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FURTHER change to WA’s workers’ compensation system is likely as public comments on two independent reviews roll in.

The independent reviews into medical and associated costs and insurance arrangements are in response to issues raised in the 1999 Pearson Review of the workers’ compensation system.

The public comment period for the insurance arrangements review closed on August 4, while the medical and associated costs review comment period closes on August 25.

Industrial Relations Minister Cheryl Edwardes will decide what changes to WA’s workers’ compensation system need to be made – either administratively or legislatively.

The insurance arrangements review examined the current insurance structure, supporting regulatory framework, opportunities to stimulate competition in the insurance marketplace and the role of insurance brokers.

The review, chaired by Campbell Ansell, found employers from small to medium and high-risk businesses faced rising premium costs and an inability to forecast or budget for their workers’ compensation costs.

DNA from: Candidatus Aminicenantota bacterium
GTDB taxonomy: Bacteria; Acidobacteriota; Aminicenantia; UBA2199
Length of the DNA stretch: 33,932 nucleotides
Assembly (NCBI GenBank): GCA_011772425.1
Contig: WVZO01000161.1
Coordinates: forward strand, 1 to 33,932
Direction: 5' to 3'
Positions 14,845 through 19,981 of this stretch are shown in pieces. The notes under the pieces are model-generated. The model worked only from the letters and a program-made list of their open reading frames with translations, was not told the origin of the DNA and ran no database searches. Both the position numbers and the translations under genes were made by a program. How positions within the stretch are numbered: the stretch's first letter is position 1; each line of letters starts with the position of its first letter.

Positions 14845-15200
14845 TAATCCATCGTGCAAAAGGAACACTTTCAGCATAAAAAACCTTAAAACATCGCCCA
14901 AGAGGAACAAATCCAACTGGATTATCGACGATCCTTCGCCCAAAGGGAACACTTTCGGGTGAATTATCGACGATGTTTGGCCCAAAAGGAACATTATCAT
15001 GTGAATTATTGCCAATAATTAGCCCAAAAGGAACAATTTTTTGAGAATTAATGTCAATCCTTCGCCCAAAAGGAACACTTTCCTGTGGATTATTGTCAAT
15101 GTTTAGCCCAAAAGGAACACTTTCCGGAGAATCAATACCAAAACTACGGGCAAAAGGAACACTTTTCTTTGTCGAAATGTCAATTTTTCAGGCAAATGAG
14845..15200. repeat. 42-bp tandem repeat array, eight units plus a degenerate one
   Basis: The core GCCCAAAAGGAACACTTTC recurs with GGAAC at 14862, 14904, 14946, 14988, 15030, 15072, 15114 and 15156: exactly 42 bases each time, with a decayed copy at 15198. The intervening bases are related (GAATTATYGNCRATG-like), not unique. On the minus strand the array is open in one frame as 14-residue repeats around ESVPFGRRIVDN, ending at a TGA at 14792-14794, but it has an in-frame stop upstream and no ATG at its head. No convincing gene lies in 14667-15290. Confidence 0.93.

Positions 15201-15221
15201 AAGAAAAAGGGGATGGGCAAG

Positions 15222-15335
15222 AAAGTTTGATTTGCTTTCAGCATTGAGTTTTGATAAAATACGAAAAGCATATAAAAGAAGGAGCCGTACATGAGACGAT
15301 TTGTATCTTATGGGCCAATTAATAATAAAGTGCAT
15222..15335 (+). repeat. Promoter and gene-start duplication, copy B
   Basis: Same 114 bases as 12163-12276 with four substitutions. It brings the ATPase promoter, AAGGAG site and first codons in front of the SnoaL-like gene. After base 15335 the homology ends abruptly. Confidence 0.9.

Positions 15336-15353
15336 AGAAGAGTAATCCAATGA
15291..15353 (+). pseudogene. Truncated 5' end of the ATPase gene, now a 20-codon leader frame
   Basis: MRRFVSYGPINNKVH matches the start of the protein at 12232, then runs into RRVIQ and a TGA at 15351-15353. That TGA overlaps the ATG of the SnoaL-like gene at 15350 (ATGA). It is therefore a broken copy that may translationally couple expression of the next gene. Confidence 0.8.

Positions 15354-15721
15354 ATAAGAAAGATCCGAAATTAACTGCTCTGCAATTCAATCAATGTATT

It recommended creating an independent regulatory authority together with greater transparency and alternative insurance options.

The review did not recommend removing insurance brokers from the system – sure to be a relief to small business owners.

Instead, it recommended making insurance brokers operate more transparently through means such as providing employers with a copy of the original renewal notice from the insurer so the employer knows which insurance company is representing them.

The medical and associated costs review chaired by John Knowles made 25 recommendations and raised concerns that not all key parties understood the requirements of the system or their responsibilities.

The review states that some medical practitioners do not even consider employers have a role in managing workplace injuries.

Increases in treatment were found to place extra pressure on employers’ premium rates.

There was evidence of 352 claimants with strain and sprain injuries that received more than 100 physiotherapy services each.

Australian Medical Association Council of General Practitioners chairman Bernard Pearn-Rowe said the review raised some very good points.

“We accept some changes need to be made,” Dr Pearn-Rowe said.

“However, workers’ compensation plays a very small part in most GP business, in many cases just 3 per cent.

“It is very easy for GPs to forget they have a different role when they change from a family doctor to a workers’ compensation practitioner.

“I think the report highlights the major differences between workers’ compensation practice and standard practice.”

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